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Re: "Reduce" wierdness (or too slow?)
*To*: mathgroup at smc.vnet.net
*Subject*: [mg89033] Re: [mg88996] "Reduce" wierdness (or too slow?)
*From*: Adam Strzebonski <adams at wolfram.com>
*Date*: Sat, 24 May 2008 03:53:39 -0400 (EDT)
*References*: <200805230707.DAA25801@smc.vnet.net> <2F0C376C-1C98-4F71-9DB5-2DA8CEC86836@mimuw.edu.pl> <DC6E4149-32C8-44E6-9A50-5FCB0B0459C8@mimuw.edu.pl>
*Reply-to*: adams at wolfram.com
Reduce separates equations from inequalities and solves the equations
using GroebnerBasis only if the equations have a finite number of
solutions. Solving a positive-dimensional system of nonlinear equations
using GroebnerBasis is likely to produce a solution parametrization
involving algebraic functions given as Root objects. Using such
parametrization as input to Cylindrical Algebraic Decomposition makes
the problem harder not easier. In this particular example GroebnerBasis
gives a simple parametrization which involves only one square radical
and no Root functions. However, to know that, one has to compute
the Groebner basis. I don't think Reduce should do it automatically,
since in "most" cases the result would not be useful and Groebner
basis computation can be slow too...
Best Regards,
Adam Strzebonski
Wolfram Research
Andrzej Kozlowski wrote:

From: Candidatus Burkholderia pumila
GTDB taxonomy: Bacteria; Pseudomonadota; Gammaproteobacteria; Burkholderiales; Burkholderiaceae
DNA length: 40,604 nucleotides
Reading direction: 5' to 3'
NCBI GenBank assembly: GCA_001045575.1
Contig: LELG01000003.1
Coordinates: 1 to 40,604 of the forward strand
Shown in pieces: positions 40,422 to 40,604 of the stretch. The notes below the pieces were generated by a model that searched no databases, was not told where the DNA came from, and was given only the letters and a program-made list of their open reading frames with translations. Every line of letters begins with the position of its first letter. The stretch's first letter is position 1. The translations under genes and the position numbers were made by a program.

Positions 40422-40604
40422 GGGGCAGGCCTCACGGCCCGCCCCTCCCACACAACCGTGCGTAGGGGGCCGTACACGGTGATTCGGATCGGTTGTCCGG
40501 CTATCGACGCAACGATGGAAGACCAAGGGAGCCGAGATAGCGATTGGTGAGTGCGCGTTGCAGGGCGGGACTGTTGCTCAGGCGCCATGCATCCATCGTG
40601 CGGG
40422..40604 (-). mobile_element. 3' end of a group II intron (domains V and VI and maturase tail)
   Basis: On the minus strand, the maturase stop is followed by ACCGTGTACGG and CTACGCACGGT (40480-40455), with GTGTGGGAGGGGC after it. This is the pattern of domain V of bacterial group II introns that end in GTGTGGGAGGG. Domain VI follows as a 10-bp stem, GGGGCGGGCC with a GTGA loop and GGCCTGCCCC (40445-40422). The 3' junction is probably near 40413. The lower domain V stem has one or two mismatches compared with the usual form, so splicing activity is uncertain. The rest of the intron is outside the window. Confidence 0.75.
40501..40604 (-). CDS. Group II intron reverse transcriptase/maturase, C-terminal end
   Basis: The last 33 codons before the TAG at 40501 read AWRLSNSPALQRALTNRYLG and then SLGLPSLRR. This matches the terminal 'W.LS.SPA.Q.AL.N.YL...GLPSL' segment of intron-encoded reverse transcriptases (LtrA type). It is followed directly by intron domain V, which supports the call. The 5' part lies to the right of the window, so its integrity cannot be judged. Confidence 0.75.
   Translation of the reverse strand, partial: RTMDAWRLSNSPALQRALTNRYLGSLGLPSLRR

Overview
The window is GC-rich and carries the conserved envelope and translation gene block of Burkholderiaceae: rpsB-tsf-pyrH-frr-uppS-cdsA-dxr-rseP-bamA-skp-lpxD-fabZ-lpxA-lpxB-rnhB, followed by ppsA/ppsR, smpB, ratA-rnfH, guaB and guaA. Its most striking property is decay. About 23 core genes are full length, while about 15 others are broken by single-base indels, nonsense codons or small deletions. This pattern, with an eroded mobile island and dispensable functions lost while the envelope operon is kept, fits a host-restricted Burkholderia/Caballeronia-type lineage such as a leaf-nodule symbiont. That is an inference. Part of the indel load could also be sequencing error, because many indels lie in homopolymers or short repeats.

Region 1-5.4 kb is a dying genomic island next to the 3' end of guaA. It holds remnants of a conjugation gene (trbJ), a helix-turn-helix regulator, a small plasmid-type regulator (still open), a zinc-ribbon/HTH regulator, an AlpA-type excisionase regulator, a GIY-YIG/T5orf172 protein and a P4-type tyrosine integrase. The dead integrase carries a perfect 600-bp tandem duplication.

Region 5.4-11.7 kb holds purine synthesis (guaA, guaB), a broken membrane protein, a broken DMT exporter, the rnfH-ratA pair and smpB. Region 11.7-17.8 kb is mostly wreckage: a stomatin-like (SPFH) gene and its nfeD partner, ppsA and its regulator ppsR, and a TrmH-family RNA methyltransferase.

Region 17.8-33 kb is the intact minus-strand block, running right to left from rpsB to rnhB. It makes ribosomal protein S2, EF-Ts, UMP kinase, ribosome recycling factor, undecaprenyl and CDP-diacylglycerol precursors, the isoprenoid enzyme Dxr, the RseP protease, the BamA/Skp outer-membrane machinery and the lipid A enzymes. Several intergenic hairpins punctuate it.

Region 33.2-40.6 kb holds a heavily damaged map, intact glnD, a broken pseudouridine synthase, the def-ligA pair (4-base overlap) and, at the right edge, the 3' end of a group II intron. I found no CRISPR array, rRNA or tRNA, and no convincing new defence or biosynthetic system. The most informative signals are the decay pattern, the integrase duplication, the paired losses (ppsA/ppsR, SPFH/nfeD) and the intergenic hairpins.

> On reconsidering the problem, I am begining to wonder if Reduce is not
> doing something wrong here. I seems to me that separating equations from
> inequalities is exactly what it would normally do, so I am not any more
> sure what accounts for the differnce in performance between the very
> fast code below and this extremly slow one:
>
> p = And @@ {t7 > 0, t7 > t1, t7 > t2, t7 > t3,
> t7 > t4, t7 > t5, t7 > t6}
>
> Timing[rr =
> Reduce[
> And @@ {1000 + t2 == t3, 1200 + w1 == w2, 125 + t1 == t2, 125 + t5
> == t6,
> k*t3 == (v2 + z2)/2,
> t7*z1 + t2*z2 + z3 + z4 == H + k*t2^2 + k*t7^2 + w1,
> t7*z1 + t3*z2 + z3 + z4 == H + k*(t3^2 + t7^2),
> t7*z1 + z3 + z4 == 2*H + k*t7^2, w1 + t6*z1 + z3 == k*t6^2 + w1 +
> w2,
> w1 == w2 + (t1 - t2)*(k*t1 + k*t2 - z2),
> w2 + t5*z1 + z3 == k*t5^2 + w1 + w2, w2 == (-k)*t1^2 + t1*z2 + z4,
> z1 == 2*k*t4 + v2, z2 == 0, k*t1^2 + w2 == H + t1*z2} && p, {H,
> t1, t2,
> t3, t4, t5, t6, t7, v2, w1, w2, z1, z2, z3, z4}];]
>
> One should not forget that solving inequalities by algorithmic methods
> can be quite frustrating. For example:
>
> Reduce[{x^20 + y^20 + x^10 y^3 + 1 == 0, x^4 + y^21 + x y + 2 == 0, x > 0,
> y > 0}, {x, y}] // Timing
> {30.2435, False}
>
> took over half a minute but a human being of average intelligence should
> be able to do it in under 1 second.
>
> Andrzej Kozlowski
>
>
>
>
> On 23 May 2008, at 21:19, Andrzej Kozlowski wrote:
>
>> To solve inequalities Reduces uses an algorithm from real algebraic
>> geometry (due to G. E. Collins) known as Cylindrical Algebraic
>> Decomposition (In Mathematica implemented as simply
>> CylindricalDecomposition). This algorithm is known to have double
>> exponential complexity in the number of variables. If you add
>> inequalities to the original equations, Reduce calls on